28 Pages Posted: 18 Nov 2007
Immigration has and will continue to alter the composition of housing demand in the United Sates. In this article, we analyze results from a new survey of Mexican-heritage households to draw some inferences about tenure choice within that group. Some measures of attachment to the United States residency status and the amount of money sent to relatives and friends in Mexico suggest that, among Mexican immigrants, permanence is a key determinant of homeownership in the United States. More specifically, being a citizen increased the probability of ownership, whereas being undocumented reduces the probability. Surprisingly, after controlling for residency status, length of tenure in the United States does not predict tenure status, except that those who refused to report length of tenure were more likely to have higher tenure status. Those who sent remittances home to Mexico were less likely to become homeowners.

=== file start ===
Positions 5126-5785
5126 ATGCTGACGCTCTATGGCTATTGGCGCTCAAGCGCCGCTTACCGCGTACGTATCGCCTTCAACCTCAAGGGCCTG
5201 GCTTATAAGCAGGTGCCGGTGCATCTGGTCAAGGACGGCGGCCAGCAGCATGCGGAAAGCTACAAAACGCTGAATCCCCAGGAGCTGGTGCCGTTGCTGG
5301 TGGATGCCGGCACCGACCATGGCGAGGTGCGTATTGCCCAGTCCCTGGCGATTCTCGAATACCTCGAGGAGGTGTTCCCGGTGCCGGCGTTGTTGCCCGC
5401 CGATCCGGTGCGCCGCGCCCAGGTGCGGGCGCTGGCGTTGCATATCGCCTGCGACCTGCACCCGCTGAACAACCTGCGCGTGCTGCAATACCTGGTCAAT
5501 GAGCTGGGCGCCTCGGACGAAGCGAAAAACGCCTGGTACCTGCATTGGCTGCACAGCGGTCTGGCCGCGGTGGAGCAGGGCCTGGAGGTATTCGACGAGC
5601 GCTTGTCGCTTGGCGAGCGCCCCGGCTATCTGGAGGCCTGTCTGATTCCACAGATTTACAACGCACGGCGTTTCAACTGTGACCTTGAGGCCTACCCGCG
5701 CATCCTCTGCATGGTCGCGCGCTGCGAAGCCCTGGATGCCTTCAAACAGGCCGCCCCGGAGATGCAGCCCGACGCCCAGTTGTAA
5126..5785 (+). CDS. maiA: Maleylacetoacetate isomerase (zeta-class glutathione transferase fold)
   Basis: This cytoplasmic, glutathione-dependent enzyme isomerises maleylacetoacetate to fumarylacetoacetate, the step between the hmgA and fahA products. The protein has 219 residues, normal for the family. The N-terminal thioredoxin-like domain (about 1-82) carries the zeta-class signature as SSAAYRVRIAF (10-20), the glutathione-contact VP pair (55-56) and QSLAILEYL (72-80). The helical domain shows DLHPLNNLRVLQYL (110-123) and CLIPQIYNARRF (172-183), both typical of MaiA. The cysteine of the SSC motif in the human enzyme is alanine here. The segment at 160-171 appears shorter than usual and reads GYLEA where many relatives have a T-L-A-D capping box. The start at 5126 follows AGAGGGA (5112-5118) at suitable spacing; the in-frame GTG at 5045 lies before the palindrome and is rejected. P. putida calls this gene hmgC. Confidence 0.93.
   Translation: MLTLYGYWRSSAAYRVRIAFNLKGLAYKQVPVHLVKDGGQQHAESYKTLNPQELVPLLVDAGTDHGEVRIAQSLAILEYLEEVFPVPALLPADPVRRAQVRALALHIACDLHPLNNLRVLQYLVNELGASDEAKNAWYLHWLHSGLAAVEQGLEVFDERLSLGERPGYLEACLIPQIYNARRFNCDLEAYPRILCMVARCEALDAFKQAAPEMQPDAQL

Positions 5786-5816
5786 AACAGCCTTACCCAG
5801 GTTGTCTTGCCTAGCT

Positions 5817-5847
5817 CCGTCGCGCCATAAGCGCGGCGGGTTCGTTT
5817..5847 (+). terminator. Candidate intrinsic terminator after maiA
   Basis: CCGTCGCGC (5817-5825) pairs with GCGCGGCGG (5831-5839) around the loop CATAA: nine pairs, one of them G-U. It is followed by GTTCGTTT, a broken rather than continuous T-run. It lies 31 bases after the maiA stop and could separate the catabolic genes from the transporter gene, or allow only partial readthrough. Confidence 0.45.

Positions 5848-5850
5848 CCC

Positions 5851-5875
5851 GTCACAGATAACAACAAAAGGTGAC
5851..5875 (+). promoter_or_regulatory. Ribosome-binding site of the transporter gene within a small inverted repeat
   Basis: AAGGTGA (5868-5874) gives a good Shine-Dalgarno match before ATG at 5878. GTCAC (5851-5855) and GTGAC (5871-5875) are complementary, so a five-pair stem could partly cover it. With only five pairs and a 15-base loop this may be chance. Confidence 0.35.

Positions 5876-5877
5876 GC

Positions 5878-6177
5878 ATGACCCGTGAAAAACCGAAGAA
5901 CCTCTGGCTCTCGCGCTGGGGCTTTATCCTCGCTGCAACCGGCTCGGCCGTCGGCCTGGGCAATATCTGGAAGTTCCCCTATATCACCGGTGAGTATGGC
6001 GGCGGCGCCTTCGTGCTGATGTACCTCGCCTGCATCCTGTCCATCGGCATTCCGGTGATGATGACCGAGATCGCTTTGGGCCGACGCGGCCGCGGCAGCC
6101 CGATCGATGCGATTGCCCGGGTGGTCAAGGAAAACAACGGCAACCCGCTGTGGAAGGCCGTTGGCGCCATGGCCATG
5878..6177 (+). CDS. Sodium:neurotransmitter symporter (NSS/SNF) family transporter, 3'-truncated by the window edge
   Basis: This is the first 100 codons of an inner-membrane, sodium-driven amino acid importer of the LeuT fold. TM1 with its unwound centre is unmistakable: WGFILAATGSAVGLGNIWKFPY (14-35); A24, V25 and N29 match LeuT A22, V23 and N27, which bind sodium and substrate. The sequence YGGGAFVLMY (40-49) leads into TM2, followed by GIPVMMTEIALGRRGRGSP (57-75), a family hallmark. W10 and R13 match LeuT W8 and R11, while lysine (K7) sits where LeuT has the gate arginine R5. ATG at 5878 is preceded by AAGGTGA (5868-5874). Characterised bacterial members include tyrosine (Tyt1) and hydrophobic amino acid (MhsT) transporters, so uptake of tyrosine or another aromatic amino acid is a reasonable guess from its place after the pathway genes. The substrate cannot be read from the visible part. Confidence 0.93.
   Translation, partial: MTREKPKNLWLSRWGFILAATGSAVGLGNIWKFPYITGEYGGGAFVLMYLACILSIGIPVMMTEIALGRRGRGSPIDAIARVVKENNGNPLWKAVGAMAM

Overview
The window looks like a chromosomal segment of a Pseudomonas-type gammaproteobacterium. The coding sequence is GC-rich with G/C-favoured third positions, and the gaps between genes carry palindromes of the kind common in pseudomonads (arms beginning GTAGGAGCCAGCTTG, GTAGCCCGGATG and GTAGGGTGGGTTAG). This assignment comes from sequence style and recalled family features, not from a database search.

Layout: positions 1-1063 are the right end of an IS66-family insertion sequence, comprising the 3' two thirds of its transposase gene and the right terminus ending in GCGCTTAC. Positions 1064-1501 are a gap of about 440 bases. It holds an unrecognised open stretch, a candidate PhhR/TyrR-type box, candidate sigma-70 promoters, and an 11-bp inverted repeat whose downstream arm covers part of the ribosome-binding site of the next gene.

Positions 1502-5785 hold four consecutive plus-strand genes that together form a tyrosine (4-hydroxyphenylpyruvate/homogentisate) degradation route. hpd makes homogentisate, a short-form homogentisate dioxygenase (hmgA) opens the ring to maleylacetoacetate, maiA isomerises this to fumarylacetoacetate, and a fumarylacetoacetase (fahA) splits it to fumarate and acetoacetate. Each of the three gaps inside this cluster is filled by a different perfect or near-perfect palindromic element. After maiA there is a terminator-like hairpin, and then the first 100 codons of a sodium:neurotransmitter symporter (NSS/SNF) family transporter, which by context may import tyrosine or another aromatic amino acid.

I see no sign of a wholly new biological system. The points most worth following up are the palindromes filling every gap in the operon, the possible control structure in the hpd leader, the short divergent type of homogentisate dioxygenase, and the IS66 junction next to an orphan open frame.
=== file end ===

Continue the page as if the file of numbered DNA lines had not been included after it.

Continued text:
Suggested Citation: Suggested Citation
Bradley, Donald and Green, Richard K. and Surette, Brian J., The Impacts of Remittances, Residency Status and Financial Attachment on Housing Tenure for Mexican-Heritage Americans: Inferences from a New Survey. Real Estate Economics, Vol. 35, No. 4, pp. 451-478, Winter 2007. Available at SSRN: https://ssrn.com/abstract=1030892 or http://dx.doi.org/10.1111/j.1540-6229.2007.00197.x
By Harvey Rosen
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